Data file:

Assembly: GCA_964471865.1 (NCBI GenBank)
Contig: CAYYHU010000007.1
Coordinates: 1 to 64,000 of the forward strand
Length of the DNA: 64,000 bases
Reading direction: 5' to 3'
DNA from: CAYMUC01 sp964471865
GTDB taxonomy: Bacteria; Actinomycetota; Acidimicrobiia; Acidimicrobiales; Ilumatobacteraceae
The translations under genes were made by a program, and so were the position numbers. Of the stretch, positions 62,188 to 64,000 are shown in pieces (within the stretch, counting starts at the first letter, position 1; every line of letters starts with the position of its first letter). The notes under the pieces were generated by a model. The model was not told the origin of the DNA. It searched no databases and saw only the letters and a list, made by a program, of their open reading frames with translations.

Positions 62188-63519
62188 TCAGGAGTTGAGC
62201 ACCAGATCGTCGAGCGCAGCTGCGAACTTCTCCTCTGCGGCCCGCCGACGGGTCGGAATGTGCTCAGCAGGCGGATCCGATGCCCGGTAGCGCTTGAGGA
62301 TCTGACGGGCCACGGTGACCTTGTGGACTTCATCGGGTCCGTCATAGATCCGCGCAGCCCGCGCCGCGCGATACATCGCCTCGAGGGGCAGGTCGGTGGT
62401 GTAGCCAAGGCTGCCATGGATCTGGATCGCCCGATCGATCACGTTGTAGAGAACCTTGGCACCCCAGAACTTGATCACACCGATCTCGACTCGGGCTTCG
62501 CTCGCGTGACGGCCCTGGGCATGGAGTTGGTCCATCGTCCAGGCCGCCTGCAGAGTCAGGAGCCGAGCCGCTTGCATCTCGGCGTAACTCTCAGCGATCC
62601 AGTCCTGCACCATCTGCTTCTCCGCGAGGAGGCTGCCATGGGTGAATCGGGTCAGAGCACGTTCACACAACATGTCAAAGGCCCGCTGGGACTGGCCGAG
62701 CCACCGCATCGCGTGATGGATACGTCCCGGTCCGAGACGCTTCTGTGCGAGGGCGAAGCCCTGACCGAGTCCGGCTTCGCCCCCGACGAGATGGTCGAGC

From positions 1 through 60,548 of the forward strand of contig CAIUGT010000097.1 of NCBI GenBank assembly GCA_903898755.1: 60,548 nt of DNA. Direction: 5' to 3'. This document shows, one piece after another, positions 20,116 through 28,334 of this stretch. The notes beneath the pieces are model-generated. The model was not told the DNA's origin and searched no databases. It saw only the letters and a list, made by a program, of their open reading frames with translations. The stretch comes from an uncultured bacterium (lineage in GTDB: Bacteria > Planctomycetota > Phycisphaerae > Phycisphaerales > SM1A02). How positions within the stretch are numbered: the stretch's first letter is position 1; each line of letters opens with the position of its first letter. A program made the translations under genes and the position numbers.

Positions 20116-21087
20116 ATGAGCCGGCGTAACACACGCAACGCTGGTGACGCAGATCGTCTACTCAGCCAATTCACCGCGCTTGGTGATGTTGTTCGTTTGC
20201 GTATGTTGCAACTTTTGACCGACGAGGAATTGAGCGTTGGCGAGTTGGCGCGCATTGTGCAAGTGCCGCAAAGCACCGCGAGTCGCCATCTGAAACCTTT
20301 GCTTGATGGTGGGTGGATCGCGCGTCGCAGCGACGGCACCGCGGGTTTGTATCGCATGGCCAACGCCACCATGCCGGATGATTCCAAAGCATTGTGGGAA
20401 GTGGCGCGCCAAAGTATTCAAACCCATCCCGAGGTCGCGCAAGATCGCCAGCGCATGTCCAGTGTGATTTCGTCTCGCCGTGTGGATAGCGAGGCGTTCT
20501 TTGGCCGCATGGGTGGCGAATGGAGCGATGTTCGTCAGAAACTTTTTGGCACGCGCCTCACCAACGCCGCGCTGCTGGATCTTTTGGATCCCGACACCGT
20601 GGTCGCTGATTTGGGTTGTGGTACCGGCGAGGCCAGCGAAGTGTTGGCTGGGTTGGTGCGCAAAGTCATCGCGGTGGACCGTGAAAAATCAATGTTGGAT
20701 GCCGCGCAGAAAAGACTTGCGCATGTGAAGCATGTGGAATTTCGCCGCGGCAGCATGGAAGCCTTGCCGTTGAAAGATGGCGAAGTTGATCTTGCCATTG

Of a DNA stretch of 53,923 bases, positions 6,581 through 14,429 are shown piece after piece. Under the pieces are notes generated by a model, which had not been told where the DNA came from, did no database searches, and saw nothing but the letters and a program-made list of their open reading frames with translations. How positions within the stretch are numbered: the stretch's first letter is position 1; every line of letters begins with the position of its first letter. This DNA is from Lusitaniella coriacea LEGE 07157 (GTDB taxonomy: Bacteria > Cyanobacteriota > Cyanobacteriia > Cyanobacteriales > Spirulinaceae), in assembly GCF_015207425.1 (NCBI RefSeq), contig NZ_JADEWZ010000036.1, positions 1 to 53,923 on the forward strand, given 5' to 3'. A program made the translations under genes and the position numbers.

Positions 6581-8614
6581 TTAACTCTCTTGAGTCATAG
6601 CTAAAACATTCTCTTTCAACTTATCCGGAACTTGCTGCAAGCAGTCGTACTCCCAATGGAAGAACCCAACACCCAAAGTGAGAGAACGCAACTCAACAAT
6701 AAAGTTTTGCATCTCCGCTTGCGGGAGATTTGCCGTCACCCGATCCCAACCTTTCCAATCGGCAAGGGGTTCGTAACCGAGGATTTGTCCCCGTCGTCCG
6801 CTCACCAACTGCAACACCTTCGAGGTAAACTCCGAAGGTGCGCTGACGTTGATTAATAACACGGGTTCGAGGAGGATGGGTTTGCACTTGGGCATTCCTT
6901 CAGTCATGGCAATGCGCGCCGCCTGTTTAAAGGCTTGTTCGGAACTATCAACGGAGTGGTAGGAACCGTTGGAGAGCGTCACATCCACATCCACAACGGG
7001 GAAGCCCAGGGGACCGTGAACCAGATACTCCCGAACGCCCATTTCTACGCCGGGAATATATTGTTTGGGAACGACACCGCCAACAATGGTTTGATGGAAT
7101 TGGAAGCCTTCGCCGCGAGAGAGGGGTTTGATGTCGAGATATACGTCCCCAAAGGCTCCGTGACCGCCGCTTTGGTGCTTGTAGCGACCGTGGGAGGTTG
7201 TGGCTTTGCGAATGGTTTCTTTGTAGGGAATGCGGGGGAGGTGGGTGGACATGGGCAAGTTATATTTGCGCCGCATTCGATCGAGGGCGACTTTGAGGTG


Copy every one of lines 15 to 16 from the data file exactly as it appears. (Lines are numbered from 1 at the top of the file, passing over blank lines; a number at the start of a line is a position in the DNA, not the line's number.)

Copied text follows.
62601 AGTCCTGCACCATCTGCTTCTCCGCGAGGAGGCTGCCATGGGTGAATCGGGTCAGAGCACGTTCACACAACATGTCAAAGGCCCGCTGGGACTGGCCGAG
62701 CCACCGCATCGCGTGATGGATACGTCCCGGTCCGAGACGCTTCTGTGCGAGGGCGAAGCCCTGACCGAGTCCGGCTTCGCCCCCGACGAGATGGTCGAGC